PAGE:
Telling it almost like it is
The Idaho State Journal’s editorial of 10/17/18 commented upon the dismissal of Blake Fischer from his position as a state Fish and Game Department commissioner. It applauded the dismissal, but I think that its reasons for doing so warrant further examination.
The ISJ deplores the consequences of Mr. Fischer’s allowing the photographs of the animals he killed on his hunting safari in Namibia to become public. For one thing, those photos received national media coverage, and therefore undoubtedly created (or more probably reinforced), the general opinion of the residents of distant states that Idahoans are a bunch of uncivilized yahoos — however plausible that opinion may be.
As to the consequences within the state, the ISJ alludes to the undesirability of “turning non-hunters into anti-hunters.” Why this would be unfortunate for the state is not elaborated. There are surely not enough of us “animal lovers” to bring about restrictions on hunting, or to cause the state’s Fish and Game Department to be any less the puppet of the “animal killers” than it is at present.
Perhaps that change from “non-” to “anti-” would be unfortunate just because hunters want to be liked. In the original news story of the Fischer incident (10/16/18), Sabrina Corgatelli, who, three years ago, suffered similar criticism for killing (and then photographing) a giraffe she’d killed in Africa, claims that she still, every day, “gets hate” because of what she did.
I have no doubt that her anti-hunting Christian acquaintances are doing their best to “hate the sin, not the sinner.” But if someone intentionally engages in behavior — legal or illegal — that someone finds abhorrent, it’s natural to question the personality from which that behavior springs.
A question underlying the ISJ editorial is this: why have people gotten so upset over these particular photographs of dead animals, when thousands of photographs of Idaho’s native game animals in similar poses — with grinning hunters crouched beside them — are circulated privately and published in local newspapers every year?
The ISJ suggests that the fact that Mr. Fischer’s dead animals are native to Africa has something to do with it. These are exotic animals, the sort that one sees in nature programs on television, or at the zoo; and some of them are endangered.
The animals Idahoans usually kill are familiar ones: deer, elk, moose, beaver, game birds, coyotes, etc. Most of them are, or seem to be, abundant. It’s likely that this is, indeed, a factor. One might mention, of course, that a mule deer values its life no less than a giraffe does, and fights against death just as vigorously, even though it’s neither glamorous nor picturesque.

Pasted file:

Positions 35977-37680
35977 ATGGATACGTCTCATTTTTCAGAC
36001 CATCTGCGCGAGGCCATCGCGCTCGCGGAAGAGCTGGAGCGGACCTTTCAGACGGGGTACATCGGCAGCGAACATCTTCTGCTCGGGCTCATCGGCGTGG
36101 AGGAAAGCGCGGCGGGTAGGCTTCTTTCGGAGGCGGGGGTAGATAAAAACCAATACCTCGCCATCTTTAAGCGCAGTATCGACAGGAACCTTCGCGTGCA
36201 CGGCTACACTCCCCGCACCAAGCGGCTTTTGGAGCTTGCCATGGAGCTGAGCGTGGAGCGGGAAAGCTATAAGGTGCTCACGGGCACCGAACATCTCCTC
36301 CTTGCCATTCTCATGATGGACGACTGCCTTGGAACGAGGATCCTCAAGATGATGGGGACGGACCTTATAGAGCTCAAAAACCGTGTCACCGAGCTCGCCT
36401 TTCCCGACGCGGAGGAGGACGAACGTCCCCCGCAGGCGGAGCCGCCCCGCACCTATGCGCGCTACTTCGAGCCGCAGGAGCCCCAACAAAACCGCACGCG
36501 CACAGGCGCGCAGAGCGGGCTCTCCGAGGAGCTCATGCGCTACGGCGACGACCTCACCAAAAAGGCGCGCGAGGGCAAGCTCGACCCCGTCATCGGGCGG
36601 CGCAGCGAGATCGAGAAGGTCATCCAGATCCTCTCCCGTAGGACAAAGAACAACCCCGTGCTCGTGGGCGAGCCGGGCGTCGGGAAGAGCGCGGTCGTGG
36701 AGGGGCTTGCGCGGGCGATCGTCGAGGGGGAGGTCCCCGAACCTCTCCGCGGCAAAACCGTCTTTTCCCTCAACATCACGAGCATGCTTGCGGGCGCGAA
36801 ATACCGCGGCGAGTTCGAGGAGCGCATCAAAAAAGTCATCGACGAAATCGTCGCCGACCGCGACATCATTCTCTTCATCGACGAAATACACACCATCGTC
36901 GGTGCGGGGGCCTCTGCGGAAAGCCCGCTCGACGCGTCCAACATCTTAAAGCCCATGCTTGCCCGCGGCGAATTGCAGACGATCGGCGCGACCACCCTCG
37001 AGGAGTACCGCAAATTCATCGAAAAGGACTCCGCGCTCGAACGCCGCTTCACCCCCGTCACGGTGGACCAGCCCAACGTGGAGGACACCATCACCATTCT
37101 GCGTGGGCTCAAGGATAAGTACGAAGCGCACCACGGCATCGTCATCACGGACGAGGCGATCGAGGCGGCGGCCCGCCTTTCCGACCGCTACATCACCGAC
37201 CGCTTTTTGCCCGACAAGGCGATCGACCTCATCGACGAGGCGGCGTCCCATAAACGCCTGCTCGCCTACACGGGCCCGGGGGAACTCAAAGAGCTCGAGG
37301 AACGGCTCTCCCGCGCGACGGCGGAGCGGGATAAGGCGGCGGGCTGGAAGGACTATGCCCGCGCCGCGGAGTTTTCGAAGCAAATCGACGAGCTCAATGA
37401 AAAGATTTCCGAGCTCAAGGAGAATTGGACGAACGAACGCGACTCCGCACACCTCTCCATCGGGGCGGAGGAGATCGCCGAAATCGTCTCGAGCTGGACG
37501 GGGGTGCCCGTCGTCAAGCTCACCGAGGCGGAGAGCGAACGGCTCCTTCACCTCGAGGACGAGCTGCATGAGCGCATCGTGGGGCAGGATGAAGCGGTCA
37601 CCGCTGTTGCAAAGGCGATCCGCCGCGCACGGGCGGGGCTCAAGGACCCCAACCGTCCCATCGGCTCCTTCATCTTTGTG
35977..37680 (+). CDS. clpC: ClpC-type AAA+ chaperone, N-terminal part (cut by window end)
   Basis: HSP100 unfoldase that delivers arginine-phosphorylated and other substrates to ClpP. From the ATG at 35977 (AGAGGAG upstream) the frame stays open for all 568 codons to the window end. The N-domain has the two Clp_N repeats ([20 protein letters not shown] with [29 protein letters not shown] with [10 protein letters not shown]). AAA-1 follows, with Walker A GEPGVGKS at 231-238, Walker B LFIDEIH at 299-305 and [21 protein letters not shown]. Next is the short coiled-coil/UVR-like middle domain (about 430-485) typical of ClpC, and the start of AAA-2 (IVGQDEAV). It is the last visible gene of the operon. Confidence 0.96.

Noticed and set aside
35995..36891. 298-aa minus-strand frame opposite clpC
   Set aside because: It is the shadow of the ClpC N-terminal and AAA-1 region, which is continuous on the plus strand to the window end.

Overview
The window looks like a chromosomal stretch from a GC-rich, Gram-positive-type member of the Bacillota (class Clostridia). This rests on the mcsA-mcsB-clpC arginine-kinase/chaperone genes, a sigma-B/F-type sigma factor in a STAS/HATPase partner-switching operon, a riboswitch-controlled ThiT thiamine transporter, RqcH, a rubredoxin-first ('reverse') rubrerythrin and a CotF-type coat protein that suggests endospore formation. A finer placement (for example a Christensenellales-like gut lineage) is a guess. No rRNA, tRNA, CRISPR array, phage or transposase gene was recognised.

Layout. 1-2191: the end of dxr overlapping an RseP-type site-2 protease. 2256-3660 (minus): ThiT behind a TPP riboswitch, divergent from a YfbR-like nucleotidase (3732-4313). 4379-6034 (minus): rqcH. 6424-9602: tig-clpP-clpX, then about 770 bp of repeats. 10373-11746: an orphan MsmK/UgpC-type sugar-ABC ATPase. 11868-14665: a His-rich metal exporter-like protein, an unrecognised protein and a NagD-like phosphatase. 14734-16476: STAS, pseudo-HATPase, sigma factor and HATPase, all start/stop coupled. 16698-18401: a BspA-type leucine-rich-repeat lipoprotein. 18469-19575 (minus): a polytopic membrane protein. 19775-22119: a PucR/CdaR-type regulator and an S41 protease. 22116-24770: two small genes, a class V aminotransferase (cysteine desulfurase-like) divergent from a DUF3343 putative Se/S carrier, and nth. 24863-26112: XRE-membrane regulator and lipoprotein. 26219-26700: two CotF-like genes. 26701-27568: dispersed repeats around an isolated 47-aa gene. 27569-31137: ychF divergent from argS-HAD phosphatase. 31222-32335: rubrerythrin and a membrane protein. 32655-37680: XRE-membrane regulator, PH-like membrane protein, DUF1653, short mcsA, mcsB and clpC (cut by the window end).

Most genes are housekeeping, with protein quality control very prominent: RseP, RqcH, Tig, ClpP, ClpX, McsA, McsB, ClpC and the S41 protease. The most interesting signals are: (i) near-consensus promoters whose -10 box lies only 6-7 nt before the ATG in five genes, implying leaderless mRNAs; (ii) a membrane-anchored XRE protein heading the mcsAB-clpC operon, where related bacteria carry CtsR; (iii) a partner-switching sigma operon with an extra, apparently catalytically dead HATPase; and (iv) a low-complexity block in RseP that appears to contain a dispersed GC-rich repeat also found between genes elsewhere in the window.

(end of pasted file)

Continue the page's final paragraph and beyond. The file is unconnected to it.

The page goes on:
The ISJ also speculates that the photo of the family of dead baboons was especially offensive to people, in part because it included an infant. That seems a good guess. Killing babies, of whatever species, is thought to be “unsportsmanlike.” But there’s also the fact that the words “family,” and “baby,” unlike “herd” or “pride” or “troop,” are used to refer to humans, as well as animals.
I would guess, therefore, that using the phrase “a family of baboons” creates a certain linkage between their lives and ours; reminding us that baboons grow up in families, as we do, and probably experience, in some fashion, the feelings that we have toward family members.
I would argue, in this connection, that imagining the feelings of other mammals, at least at the most basic emotional level, is no more difficult, or misguided, than imagining the basic feelings of other humans. It takes only a little knowledge, and a willingness to imagine. Hunters, I suspect, usually avoid thoughts that might induce compassion for their prey.
The ISJ editorial also refers to the “blood lust” displayed by Mr. Fischer. Is that meant to suggest that Mr. Fischer’s desire to kill was different in kind from that of the “ordinary” hunter, or merely that it was excessive? I have no doubt that hunters’ motives for killing are many and varied. Perhaps some even do so with regret, though, in that case, ending an animal’s life cannot be the source of any very serious discomfort to them.
Governor Otter’s explanation for asking for Fischer’s resignation, as reported in the ISJ, was not merely that Fischer had not “exercised good judgment” in sending the photos to more than a hundred friends and colleagues in Idaho, but that the killing he engaged in was “distasteful.”
For Otter, part of what made it distasteful was, apparently, that Fischer did not feast on braised giraffe tongue or baboon burgers when on his safari. Otter describes himself as a “meat hunter,” (and fisherman) though he is honest enough to mention that he also hunts “varmints,” which he does not eat.
This rationale for hunting — the “I kill to eat” excuse — defends killing game as simply a legal means to a justifiable end. It is not very persuasive, however, in an age when a hunting trip costs considerably more than an ample quantity of protein purchased at the grocery store.
I appreciate the ISJ publishing an opinion on this matter; I also understand its reluctance to extend its analysis to hunting in general.
Leonard Hitchcock of Pocatello is an alumnus of the University of Iowa and did graduate work at Claremont Graduate University and the University of California, San Diego. He taught philosophy in California and Arizona for 15 years. In 1985, after earning a library degree, he was hired by Idaho State University. He retired from ISU’s Oboler Library in 2006.